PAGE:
Hailing from a rural Maine town of no more than 3,200, a 16-year-old kid is playing basketball at a level nobody from the state has before.
Newport native Cooper Flagg was a Maine state champion and the Gatorade Player of the Year as a freshman in early 2022. Less than a year-and-a-half later, he has earned the title of consensus No. 1 prospect nationwide, and recently had a high-profile first official college visit — to UConn, winner of the 2023 NCAA championship.
The 6-foot-9 teenager is expected to choose between UConn, Duke and Kansas in the next couple months, play a season of college ball in 2024-25 and then, if recent history is any indication, be a lottery pick in the 2025 NBA Draft.
The last five No. 1 prospects, Marvin Bagley III, R.J. Barrett, Anthony Edwards, Cade Cunningham and Chet Holmgren, all had successful one-year college careers and were drafted by NBA teams with top three picks.
But what’s so unprecedented about Flagg, compared with those before him, is the improbable nature of his rise to prominence.
MORE ON COOPER FLAGG
Newport native Cooper Flagg is officially the best boys’ basketball prospect in the nation, regardless of class.
Despite its deep basketball culture, Maine is one of two states to never produce an NBA player, and its flagship school in Orono has never qualified for the men’s NCAA tournament. Against all odds, Flagg has emerged as the sport’s most exciting prospect, at a time when participation in youth sports is at a statewide low, and COVID-19 took away his eighth-grade year of basketball.
“You can’t predict anything like it,” said Earl Anderson, Flagg’s coach at Nokomis Regional High. “It’s like a Hollywood movie.”
Anderson coached Nokomis’ first ever state championship team, which Cooper and his twin brother Ace led to glory during the 2021-22 season.
“There were a lot of wild moments with him on the court; his ability was uncanny,” Anderson said. “I can’t tell you how many kids would line up for autographs.”
Flagg’s predecessors are few and far between.
There are Maine Basketball Hall of Famers Skip Chappelle and Andy Bedard, the York-born Miami Heat shooting guard Duncan Robinson and Bangor-born big man Jeff Turner who played on the ’90s Orlando Magic.
But neither Chappelle nor Bedard ever played a minute of NBA ball, and Robinson and Turner spent most of their childhoods in New Hampshire and Florida, respectively.
Moreover, UMaine’s men’s basketball team has not been particularly inspirational as of late, failing to reach .500 since the 2010-11 season and compiling a dismal 88-259 record since then.
Yet Flagg is a Newport product through and through — and he could be a top pick in the 2025 NBA Draft.
“This area will always consider him a Nokomis kid, and he will embrace that,” Anderson said. “That championship team was a very close group; they had all played together as kids.”
The Flaggs have lived in Newport for multiple generations, and both of Cooper’s parents played basketball at Nokomis. His mom, Kelly, ended up being a standout post player at UMaine, and his dad, Ralph, played at Eastern Maine Community College.
“Of all their high school memories, that Nokomis championship will always be number one for them,” Flagg’s personal trainer Matt MacKenzie said of Cooper and Ace. “They’re both very family-oriented and proud of their Newport roots.”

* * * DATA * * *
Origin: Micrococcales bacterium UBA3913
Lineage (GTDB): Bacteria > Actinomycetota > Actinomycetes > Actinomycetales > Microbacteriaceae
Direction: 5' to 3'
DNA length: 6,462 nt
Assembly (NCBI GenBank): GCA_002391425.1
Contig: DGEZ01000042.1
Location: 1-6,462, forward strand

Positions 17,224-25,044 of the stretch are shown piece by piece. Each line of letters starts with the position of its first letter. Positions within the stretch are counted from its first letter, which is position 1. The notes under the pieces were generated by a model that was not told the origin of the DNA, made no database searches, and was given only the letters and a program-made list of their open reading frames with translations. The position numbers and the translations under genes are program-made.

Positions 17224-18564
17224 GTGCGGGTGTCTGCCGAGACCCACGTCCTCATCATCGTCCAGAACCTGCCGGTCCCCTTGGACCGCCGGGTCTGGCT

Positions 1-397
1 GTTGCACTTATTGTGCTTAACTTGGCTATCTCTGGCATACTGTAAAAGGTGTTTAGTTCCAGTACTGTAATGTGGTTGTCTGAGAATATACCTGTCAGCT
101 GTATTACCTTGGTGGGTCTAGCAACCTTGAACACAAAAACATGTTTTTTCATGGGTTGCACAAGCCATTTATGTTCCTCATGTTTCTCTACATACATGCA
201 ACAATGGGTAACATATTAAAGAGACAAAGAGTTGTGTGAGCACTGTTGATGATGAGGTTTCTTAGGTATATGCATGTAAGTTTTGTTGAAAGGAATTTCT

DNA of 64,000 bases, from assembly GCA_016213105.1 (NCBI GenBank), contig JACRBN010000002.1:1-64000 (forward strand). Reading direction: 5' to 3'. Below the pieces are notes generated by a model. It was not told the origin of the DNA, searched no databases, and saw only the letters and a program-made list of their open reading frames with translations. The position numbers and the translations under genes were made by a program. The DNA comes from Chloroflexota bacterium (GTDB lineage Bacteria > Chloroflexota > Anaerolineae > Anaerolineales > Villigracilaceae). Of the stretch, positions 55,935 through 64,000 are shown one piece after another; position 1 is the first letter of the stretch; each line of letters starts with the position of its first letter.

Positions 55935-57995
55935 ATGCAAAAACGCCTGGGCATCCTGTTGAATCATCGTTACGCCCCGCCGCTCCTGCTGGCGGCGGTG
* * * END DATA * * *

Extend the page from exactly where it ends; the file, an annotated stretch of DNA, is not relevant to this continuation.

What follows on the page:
MacKenzie runs Results Basketball and the Eastern Maine Sports Academy in Veazie, and also was an assistant coach on Flagg’s Maine United AAU team that went on an unexpected second-place run at the Nike Peach Jam this July.
Maine United shocked everyone by winning its first six consecutive games, including a 73-65 victory over tournament champs NightRydas Elite in pool play, with Flagg averaging a mind-blowing 25.4 points, 13.0 rebounds, 5.7 assists and 6.9 blocks per game.
“Nobody else believed, and we said, ‘let’s go make some noise,’” MacKenzie recalled. “Cooper could have played anywhere, but he wanted to play with his boys — to wear ‘Maine’ across his chest.”
With his ridiculous blocks and putback dunks, Cooper ended up on dozens of YouTube and Instagram highlight reels with thousands of views, posted by sports media outlets like Overtime, Ballislife and EliteMixtapes.
“There are kids from all backgrounds — the inner city — looking up to a kid from Maine,” MacKenzie said. “We’re just starting to see the impact he could have.”
Anderson and MacKenzie are optimistic that Flagg could even help reverse the declining participation rates in Maine youth sports.
Due to a large decrease in the population of high-school-aged Mainers in the past decade, combined with the pandemic, youth sports participation in Maine is down 12 percent from 2013.
But Flagg is dedicated to being an ambassador of the sport, and has worked at Results Basketball’s youth camps during his summers off from school. MacKenzie says participants have been ecstatic to train with him.
“The energy has shifted from playing with counselors like NBA champion [Brian Scalabrine] of the Boston Celtics to Cooper,” MacKenzie said. “Everyone wants to see him.”
Flagg is now back finishing his final year at Montverde Academy in Florida, where he helped the Eagles win a national title last season. He recently reclassified to the Class of 2024, meaning his college decision is weeks away — the ultimate step in any basketball career before declaring for the NBA draft.
It’s unclear how Flagg will fare when he moves on to college or even the pros, but his intangibles make people around him want to believe in his future.
“He impacted every part of the game — he made everyone else better,” Anderson said. “He’s very coachable, very grounded and a great teammate.”
“It is rare, but to me his success is not an accident,” MacKenzie said. “He has a blue-collar work ethic and was taught from a young age that success is earned, not given. He genuinely loves the game, loves to be coached and absolutely lives to compete. It’s scary how special he could be.”